• Gifts of Time. I've been called the "Coupon Queen" many times, but why not make a coupon booklet as a gift? Include coupons for free baby-sitting, a meal, a favorite batch of cookies, a coffee date, running errands--the possibilities are only limited by your imagination!

  • Group Gifts. Groups of friends (such as a Sunday school class or work group) could join together and buy a long-distance phone card, a gift certificate for a favorite restaurant, or movie passes for a fun night out.

  • Saving Private Ryan

    It can mean a lot to the family at home to know that others are keeping in touch with the military member. Here are some practical ways to reach out:

    • Prayer. There's an old saying "There are no atheists in foxholes." No matter what the military member's religious affiliation is, the overwhelming majority of people won't turn down prayer. Let them know you're praying for them regularly.

    • Prayer/Letter Chains. If you want to take the above tip a step further, organize a group of friends to pray each week. Have the weekly prayer partner write a note to the military member to let him/her know they're praying. But be sure it's all right with the service person before you organize this chain.

    • Letters. Your family can adopt a single service member. Send photos of your family, drawings from your kids, and letters of appreciation for the service they are rendering our nation.

    • Gifts. Check with the military member and see what restrictions there are on small gifts. One suggestion is a book called Taking the High Ground--Military Moments With God by Col. Jeff O'Leary (Cook, 2001). This book is bringing comfort and wisdom to thousands of veterans, military members, and their families. It gently gives them hope and points them onward and upward.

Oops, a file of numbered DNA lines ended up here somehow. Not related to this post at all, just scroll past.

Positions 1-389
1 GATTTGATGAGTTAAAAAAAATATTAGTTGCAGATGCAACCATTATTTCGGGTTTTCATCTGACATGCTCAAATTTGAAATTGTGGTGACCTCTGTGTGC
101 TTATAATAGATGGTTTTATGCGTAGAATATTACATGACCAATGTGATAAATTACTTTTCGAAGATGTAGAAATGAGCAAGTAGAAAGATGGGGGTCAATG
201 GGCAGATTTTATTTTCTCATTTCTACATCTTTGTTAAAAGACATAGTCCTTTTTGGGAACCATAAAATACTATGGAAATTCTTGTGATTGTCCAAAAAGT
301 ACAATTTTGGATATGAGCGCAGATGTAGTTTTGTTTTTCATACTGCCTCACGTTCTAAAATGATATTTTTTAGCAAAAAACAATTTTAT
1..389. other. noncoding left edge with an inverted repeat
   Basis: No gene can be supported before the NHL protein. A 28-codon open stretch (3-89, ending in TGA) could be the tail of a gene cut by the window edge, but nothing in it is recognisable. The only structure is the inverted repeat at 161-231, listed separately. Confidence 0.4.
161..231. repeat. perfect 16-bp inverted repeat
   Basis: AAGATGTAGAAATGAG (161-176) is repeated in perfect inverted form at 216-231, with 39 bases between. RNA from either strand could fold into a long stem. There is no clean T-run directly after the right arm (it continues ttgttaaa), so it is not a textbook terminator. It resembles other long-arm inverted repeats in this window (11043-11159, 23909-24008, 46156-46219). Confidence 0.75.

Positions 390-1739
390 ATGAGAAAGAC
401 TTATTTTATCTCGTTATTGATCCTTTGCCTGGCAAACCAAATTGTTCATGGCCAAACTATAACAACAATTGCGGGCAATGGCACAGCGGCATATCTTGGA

Angels With Skin On

    It's one thing to give a family an open-ended statement: "If there's anything we can do to help, please let us know." Chances are they will never call for your help. Here are some ways to be proactive in your offer for help:

    • Refusals Permitted. While you offer help, be sensitive to the fact that they may refuse it. Don't take it personally; just make another offer to help at a later time.

    • Be Specific. Instead of a blanket proposal for help, offer a tangible form of assistance, such as "May my son and I come and mow your lawn on Friday or Saturday?" Or, "I'd like to bring you a meal one day next week. What day would be good for you to take a break from cooking?"

    • Group Projects. If your group wants to help, have specific projects in mind. For example, a youth group could clear away all the leaves in the yard. Remember, always have adult supervision and be responsible for those in your group. These projects can be a tremendous blessing to the families involved.



    Excerpted from: Heroes at Home: Help and Hope for America's Military Families by Ellie Kay. Copyright (c) 2002, Ellie Kay ISBN 076422789. Published by Bethany House Publishers. Used by permission. Unauthorized duplication prohibited.


    Clixk here to read an interview with Ellie Kay.